The Vietnam War in American Memory: Veterans, Memorials, and the Politics of Healing

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Univ of Massachusetts Press, Sep 1, 2011 - History - 553 pages
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"A study of American attempts to come to terms with the legacy of the Vietnam War, this book highlights the central role played by Vietnam veterans in shaping public memory of the war. Tracing the evolution of the image of the Vietnam veteran from alienated dissenter to traumatized victim to noble warrior, Patrick Hagopian describes how efforts to commemorate the war increasingly downplayed the political divisions it spawned in favor of a more unifying emphasis on honoring veterans and promoting national 'healing.' Veterans themselves contributed to this process by mobilizing in the early 1980s to create a national memorial dedicated to all Americans who fought and died in Southeast Asia. At the same time, President Ronald Reagan, after failing to convince the public that the war was a 'noble cause,' seized upon the idea of 'healing' as a way of reaffirming the value of military service and, by extension, countering the effects of the so-called Vietnam syndrome - the widespread fear that any assertive foreign policy initiative might result in 'another Vietnam.' It was with this aim in view, Hagopian reveals, that the Reagan administration worked quietly behind the scenes to ensure that the Vietnam Veterans Memorial would be completed, despite strong conservative opposition to Maya Lin's bold design" -- from book jacket.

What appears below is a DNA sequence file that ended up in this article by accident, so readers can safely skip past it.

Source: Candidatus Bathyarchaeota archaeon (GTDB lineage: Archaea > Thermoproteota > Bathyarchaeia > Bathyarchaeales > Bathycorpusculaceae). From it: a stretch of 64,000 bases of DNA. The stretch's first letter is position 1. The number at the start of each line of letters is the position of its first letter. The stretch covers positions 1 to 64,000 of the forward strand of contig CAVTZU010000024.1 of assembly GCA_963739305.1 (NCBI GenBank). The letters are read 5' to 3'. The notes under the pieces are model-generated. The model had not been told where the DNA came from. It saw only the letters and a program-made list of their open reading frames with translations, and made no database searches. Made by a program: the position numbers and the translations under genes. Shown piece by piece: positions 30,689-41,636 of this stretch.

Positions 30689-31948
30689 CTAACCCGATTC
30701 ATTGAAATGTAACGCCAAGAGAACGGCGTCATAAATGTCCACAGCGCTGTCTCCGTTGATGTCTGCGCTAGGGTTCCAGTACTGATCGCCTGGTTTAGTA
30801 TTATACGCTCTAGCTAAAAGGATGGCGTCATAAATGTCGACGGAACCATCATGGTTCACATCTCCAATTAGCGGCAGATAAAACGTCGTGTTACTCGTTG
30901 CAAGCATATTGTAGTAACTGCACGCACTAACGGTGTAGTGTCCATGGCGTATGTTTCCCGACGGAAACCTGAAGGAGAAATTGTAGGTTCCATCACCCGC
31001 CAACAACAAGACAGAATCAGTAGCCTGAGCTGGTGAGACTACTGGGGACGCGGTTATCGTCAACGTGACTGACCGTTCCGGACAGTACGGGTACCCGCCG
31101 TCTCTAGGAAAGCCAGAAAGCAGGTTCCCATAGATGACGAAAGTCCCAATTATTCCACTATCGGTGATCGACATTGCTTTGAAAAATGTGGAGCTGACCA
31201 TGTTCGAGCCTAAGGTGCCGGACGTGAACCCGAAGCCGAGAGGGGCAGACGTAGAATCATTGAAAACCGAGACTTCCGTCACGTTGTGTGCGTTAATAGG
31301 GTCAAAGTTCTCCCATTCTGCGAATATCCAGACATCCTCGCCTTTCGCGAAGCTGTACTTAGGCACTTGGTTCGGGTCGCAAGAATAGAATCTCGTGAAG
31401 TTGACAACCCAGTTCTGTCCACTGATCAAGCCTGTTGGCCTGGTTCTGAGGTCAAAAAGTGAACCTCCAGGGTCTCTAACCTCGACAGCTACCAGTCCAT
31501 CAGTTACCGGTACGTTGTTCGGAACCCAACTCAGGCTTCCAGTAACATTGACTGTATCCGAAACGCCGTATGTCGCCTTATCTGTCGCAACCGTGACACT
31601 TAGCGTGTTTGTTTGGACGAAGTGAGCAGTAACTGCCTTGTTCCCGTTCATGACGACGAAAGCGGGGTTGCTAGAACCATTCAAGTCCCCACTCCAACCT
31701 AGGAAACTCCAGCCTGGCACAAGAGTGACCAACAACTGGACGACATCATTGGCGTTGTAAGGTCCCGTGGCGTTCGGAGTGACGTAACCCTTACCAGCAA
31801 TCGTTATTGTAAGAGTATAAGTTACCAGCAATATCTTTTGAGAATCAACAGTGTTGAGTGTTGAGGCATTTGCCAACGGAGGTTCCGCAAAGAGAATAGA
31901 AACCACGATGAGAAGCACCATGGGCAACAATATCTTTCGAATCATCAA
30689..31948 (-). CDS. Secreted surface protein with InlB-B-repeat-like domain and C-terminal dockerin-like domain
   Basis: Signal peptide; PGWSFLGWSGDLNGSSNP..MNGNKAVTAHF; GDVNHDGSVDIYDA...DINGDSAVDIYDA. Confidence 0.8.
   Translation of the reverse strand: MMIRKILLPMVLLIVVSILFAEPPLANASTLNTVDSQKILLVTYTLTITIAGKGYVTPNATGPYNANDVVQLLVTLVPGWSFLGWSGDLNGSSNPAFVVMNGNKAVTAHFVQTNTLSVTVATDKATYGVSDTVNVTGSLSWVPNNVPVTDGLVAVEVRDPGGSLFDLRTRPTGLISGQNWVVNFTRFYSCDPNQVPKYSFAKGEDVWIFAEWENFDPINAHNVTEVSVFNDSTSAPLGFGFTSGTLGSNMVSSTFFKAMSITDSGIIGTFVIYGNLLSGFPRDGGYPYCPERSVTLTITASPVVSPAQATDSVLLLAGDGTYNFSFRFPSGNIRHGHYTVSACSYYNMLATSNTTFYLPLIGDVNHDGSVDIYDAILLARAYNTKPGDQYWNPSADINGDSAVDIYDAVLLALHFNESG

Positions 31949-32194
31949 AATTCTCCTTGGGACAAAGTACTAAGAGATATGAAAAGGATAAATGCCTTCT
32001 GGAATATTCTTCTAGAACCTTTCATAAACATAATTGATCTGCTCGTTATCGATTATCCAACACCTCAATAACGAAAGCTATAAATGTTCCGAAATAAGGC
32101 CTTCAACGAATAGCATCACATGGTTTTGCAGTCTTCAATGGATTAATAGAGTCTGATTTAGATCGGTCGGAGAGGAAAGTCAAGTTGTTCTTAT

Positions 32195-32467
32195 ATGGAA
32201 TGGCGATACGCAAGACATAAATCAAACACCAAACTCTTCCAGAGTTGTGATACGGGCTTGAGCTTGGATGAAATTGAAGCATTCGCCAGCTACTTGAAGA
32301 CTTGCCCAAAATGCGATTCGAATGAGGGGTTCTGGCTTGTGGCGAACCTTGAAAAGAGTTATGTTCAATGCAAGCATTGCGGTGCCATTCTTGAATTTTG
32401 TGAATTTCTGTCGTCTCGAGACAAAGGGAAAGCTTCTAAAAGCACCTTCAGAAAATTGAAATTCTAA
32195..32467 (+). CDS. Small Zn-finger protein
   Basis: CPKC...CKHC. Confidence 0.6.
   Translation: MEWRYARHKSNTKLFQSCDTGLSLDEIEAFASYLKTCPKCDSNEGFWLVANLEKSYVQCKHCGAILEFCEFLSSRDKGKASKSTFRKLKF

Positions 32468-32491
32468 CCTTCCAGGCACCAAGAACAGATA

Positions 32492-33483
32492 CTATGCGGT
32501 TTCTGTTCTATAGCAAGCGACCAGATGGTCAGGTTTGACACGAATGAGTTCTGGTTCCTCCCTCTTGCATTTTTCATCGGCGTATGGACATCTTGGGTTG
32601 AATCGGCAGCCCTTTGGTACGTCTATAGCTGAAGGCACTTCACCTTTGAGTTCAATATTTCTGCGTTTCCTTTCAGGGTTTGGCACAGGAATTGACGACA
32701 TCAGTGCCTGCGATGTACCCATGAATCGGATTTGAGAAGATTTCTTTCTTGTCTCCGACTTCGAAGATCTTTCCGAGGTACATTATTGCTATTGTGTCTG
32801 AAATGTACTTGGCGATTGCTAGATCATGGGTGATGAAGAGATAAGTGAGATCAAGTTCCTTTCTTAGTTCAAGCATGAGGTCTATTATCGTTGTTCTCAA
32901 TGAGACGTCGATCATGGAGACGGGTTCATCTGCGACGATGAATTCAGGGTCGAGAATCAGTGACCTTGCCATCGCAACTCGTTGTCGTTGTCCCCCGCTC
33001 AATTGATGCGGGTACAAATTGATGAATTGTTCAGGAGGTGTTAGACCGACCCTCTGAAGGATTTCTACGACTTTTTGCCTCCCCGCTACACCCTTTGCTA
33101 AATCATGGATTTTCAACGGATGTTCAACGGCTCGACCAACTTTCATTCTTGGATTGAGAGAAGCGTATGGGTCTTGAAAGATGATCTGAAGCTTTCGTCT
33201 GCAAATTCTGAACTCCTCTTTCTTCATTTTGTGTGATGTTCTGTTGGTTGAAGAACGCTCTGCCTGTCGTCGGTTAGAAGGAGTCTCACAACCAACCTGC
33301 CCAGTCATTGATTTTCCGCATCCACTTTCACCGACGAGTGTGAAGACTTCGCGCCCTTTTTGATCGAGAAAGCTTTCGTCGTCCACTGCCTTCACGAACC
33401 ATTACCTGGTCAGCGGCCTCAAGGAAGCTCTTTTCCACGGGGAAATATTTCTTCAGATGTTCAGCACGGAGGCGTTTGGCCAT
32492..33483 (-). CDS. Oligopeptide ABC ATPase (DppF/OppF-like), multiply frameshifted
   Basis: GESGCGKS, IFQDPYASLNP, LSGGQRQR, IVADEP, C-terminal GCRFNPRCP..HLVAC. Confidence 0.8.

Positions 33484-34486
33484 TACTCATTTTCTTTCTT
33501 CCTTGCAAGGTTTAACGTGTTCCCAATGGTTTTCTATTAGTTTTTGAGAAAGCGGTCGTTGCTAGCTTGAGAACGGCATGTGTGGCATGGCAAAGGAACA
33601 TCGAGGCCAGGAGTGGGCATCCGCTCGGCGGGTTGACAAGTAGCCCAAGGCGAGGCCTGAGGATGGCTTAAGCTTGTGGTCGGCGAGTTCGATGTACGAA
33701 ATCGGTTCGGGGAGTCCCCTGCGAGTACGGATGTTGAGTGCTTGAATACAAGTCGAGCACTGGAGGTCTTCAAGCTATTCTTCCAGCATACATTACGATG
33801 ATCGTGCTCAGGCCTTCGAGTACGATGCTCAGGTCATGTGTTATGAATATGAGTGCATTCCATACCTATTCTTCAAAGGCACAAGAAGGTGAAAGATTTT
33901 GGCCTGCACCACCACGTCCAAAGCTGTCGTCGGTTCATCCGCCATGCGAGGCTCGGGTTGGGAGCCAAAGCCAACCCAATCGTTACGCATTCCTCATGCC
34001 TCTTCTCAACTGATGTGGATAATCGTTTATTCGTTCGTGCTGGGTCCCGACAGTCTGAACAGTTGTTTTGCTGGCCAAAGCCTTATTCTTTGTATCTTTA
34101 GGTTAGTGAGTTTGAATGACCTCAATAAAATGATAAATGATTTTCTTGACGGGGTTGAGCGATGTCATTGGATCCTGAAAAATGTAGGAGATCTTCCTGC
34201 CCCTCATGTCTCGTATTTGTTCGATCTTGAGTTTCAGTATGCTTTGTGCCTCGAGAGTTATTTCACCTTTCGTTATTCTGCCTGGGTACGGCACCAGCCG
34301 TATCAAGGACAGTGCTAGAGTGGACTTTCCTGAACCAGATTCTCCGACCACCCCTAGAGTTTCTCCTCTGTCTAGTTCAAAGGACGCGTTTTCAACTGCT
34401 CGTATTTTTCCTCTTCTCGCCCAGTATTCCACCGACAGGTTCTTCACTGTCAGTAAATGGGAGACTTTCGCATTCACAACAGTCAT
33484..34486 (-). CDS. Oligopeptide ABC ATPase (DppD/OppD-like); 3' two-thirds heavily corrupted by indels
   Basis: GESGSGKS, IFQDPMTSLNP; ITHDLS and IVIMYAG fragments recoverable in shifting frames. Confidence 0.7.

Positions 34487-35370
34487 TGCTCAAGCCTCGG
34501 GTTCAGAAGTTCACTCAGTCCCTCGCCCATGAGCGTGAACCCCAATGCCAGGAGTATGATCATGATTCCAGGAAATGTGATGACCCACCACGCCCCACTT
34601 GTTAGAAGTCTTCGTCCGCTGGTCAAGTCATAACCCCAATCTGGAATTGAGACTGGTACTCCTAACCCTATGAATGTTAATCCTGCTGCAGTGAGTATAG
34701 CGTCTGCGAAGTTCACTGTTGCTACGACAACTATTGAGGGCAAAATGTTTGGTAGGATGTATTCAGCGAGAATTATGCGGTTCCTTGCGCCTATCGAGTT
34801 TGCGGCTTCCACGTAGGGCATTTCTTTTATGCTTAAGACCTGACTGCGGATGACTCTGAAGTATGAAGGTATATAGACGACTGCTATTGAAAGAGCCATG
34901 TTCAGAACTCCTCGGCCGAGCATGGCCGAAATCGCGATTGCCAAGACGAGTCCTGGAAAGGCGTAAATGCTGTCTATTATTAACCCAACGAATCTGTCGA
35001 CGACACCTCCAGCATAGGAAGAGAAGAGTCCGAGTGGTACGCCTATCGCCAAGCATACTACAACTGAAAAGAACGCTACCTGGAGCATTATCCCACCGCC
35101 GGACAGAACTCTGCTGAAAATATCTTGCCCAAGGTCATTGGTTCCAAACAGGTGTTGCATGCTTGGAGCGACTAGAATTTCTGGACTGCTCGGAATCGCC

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Contents

A Noble Cause
1
Never Again The Vietnam Syndrome in American Foreign Policy
23
Something Rather Dark and Bloody Atrocities PostTraumatic Stress Disorder and the Pathologization of Vietnam Veterans
49
The Discourse of Healing and the Black Gash of Shame The Design of the Vietnam Veterans Memorial
79
A Dangerous Political Issue The War about Memory in 1982
111
Home to Americas Heart The National Salute to Vietnam Veterans
140
In Unity and with Resolve The Statue the Flag and Political Speech at the Memorial
166
No Shame or Stigma The Vietnam Veterans Leadership Program
202
Today We Are One People The Family Drama of Race and Gender in Commemorative Statuary of the Vietnam War
268
Our Offspring Children in Vietnam Veterans Memorials
309
The Wall Is for All of Us Patterns of Public Response to the Vietnam Veterans Memorial
348
A Statute of Limitations What Healing from the War Might Mean
399
Abbreviations
433
Notes
435
Index
531
Back Cover
557

A Confrontation between Faiths The Kentucky Vietnam Veterans Memorial
231

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About the author (2011)

Patrick Hagopian is lecturer in American studies at LancastePatrick Hagopian is lecturer in American studies at Lancaster University. r University.

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